Forum > Insects > A walk along the banks of Ulsoor Lake, Bangalore

Posted by Susan Sharma on August 29, 2015

 
I watch with interest the large number of morning walkers on the walking path so well carved out along the cleaned part of the Ulsoor lake.  Some are engaged in conversation, most glued to the earphone, some exercising, some playing ball in a clear strip.   Cormorants splash around in the clean part of the lake, obviously there are fish in the water.   Their splashes arouse the curiosity of walkers who are new to the area.  Mobile phones go clicking.   Pariah kites circle around.  A single Brahminy kite stands out.  The number of Brahminy kites seems to have gone down.  I could spot only one in about ten days' time.

This blog is for all of those who do not have time/inclination to watch the lovely butterflies and other insects they pass by every day.  These insects are becoming rarer by the day and we in India are lucky that spraying of insecticides is not that widespread yet so as to kill them off for ever from our parts. Safety tests done in labs before marketing insecticides don't account for the long term poison accumulation that kills bees, and possibly many other beneficial insects.   By disregarding the threat of chemicals to tiny creatures, scientists warn, may be endangering larger ones like ourselves. 

I call them Gems, because they are priceless in today's world.  Here are a few I could manage clicking.


Tailed Jay

To read more about this butterfly, go to

http://www.ifoundbutterflies.org/sp/569/Graphium-agamemnon



Common Castor

To read more about this butterfly, go to

http://www.ifoundbutterflies.org/#!/sp/765/Ariadne-merione



Plain Tiger

To read more about this butterfly, go to

http://www.ifoundbutterflies.org/#!/sp/744/Danaus-chrysippus



Silk cotton Bug

And now,  the Glaring Gaps of the Lake!

To reach the walking path I had to walk along a stinking sewer which borders the Lake for almost 1000 meters.   Sewage water kept spewing in from other parts of the lake as well.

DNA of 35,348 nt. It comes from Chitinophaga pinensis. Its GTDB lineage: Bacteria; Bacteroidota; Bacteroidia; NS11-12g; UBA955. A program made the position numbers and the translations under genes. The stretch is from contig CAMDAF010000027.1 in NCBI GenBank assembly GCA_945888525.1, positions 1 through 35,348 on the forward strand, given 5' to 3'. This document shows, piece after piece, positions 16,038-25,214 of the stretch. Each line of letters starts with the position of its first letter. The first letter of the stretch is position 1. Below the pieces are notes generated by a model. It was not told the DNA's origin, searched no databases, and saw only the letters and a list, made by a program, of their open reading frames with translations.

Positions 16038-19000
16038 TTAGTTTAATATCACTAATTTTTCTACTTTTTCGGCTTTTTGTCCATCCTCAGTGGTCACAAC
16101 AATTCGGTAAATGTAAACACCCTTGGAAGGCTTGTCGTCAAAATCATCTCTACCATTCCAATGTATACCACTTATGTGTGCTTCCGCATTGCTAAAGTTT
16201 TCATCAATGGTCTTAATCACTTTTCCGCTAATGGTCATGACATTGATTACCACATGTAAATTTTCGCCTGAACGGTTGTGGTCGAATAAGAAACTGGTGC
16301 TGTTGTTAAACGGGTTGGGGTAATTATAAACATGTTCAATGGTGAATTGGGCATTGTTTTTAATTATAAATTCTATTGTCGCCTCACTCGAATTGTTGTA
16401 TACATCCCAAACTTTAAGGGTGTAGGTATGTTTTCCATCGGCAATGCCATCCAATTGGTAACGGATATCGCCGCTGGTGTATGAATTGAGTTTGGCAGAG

The stinking sewer whose water goes into the lake



The pretty water Lilies blooming in the enclosed part of the lake did not prevent the steps of the step well getting strewn about with polythene bags and styrofoam glasses.   (Double click on the picture to see a larger image)

Marketed in the US under the name Styrofoam, EPS Expandable Polystyrene Foam (EPS) was invented by Dow Chemical scientist Otis Ray McIntire in 1941.  There are two main issues that polystyrene causes for marine (read lake) animals - mechanical and chemical.

"The [mechanical root] is very straight-forward," says scientists.   Oftentimes, we find polystyrene foam lodged in the intestines that causes blockages that can be lethal. If you think about how we worry about a mild blockage from eating the wrong thing, imagine eating a ball of Styrofoam. That's what some of these animals are doing."

Chemically, absorbent properties make EPS even more dangerous. "Polystyrene foams essentially act like little pollutant sponges, picking up and concentrating some of the nastiest contaminants in the water"   That's not just bad for the fish and the cormorants. It could be bad for humans.

My earlier article on Ulsoor lake "Bringing back nature into the city of Bangalore"

can be read at the link


http://www.indianwildlifeclub.com/ezine/view/details.aspx?aid=830
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Susan Sharma says

May 24, 2018 at 11:48 PM

Bangalore lakes can be saved if all the sewerage water which flow into them is first treated before allowing to flow into lakes.
Throwing garbage into the lake by citizens must be heavily fined.

A comparison between Jakkur lake and Bellandur is shown in the video link below. Jakkur has clean water, Bellandur does not.

https://www.youtube.com/watch?v=4IGCX64ySVI


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